As the February 17 deadline set by the Glazers nears, parties interested in making bids for Manchester United emerge
Qatari investors linked with the Royal family as well as other interested parties will be expected to make their final bids for Manchester United takeover by February 17.
Has Qatari Emir found a loophole in UEFA’s rule to own Man Utd?
There have been reports that investors that are tied to the Qatari Royal family will be making a bid to buy Manchester United. The Glazers have put a price tag of at least £5b for the club. However, the Qatari investors won’t over pay.
Reportedly, the Qatari Royal family were contacted late last year as to see if they would put in a bid to buy the club. While the Emir of Qatar currently owns PSG, he can’t really own another club that could be in the same competitions (Champions League, Europa League, etc.).
These Qatari bid has nothing to do with the PSG owners QSI and its chairman Nasser Al-Khelaifi. Reportedly the ruler of Qatar Sheikh Tamim bin Hamad Al-Thani is said to be a Manchester United supporter. So it would make sense if he put in a bid for United.
Alongside the Qatari investors, other big names that have been mentioned in recent days has been Sir Jim Ratcliffe and Elon Musk. While the Britain’s richest man Ratcliff seems to be the most serious contender, both he and Twitter owner Musk claim to have been boyhood United fans.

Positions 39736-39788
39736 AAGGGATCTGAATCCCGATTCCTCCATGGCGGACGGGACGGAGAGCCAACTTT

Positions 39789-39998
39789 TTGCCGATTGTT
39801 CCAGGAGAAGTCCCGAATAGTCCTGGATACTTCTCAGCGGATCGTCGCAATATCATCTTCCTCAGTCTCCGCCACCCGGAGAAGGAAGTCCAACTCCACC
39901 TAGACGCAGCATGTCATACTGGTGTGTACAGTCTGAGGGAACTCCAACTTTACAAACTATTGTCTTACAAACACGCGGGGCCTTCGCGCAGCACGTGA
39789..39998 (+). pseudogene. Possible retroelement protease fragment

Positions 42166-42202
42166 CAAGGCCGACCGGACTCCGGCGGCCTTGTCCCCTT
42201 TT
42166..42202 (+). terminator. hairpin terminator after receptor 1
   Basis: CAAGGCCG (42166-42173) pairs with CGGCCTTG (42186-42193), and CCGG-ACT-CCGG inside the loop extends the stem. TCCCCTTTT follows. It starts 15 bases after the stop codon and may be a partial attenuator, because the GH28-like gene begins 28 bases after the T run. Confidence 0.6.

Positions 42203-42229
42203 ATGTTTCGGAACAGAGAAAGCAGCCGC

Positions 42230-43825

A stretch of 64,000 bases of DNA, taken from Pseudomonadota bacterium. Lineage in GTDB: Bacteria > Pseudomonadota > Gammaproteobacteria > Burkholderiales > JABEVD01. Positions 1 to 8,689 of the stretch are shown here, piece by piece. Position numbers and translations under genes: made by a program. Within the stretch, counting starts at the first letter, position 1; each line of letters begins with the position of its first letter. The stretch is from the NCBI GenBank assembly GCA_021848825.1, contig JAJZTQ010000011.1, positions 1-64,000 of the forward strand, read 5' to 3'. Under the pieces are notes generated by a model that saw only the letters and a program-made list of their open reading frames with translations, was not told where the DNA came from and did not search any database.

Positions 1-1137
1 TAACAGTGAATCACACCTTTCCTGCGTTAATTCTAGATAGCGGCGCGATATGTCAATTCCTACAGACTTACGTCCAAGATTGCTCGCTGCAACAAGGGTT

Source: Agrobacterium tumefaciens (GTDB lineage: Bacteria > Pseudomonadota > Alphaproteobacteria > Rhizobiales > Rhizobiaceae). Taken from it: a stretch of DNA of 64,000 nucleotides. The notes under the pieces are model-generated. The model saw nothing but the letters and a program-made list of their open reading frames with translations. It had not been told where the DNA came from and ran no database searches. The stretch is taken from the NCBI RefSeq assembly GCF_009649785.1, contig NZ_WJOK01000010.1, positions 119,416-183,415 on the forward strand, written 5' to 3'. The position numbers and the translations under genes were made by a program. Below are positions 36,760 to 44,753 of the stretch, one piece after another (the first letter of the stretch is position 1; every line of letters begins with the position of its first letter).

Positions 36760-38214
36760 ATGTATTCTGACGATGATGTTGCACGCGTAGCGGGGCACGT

In the wake of the Qatari bid, however, Amnesty International has put out a statement that reads: “Coming in the wake of the World Cup and strenuous efforts from the Qatari government to fashion a glitzy new image for the country, it seems highly likely that any Qatari bid for Manchester United would be a continuation of this state-backed sportswashing project.
“We saw only limited reforms on migrant workers’ rights in Qatar in the lead-up to the World Cup, and there’s been no movement whatsoever in ending the disgraceful criminalization of LGBTQ+ people or institutional discrimination against women.
“It’s been nearly 18 months since the hugely controversial Saudi takeover of Newcastle United and a Qatari bid for Manchester United would be yet another wake-up call to the Premier League over the need to reform its ownership rules.
“We’re not necessarily opposed to the involvement of state-linked overseas financial consortia in English football, but the Premier League must urgently strengthen ownership rules to ensure they’re human rights-compliant and not an opportunity for more sportswashing.”